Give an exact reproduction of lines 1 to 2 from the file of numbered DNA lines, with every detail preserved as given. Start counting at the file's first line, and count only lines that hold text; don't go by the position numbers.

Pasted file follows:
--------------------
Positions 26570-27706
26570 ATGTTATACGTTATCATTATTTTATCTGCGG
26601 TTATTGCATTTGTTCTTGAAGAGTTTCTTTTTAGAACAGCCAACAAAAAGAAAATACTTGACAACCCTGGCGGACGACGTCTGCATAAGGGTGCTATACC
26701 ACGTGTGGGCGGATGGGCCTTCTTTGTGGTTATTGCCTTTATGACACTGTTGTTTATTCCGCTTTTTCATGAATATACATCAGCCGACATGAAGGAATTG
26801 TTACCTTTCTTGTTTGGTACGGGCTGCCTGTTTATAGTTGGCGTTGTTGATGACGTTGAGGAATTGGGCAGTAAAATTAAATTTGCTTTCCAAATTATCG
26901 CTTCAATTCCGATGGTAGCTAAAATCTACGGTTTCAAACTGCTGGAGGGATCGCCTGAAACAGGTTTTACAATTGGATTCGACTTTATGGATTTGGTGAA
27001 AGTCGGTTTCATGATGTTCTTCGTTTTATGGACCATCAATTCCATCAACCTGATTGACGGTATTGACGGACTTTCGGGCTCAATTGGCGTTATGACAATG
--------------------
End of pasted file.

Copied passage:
Positions 26570-27706
26570 ATGTTATACGTTATCATTATTTTATCTGCGG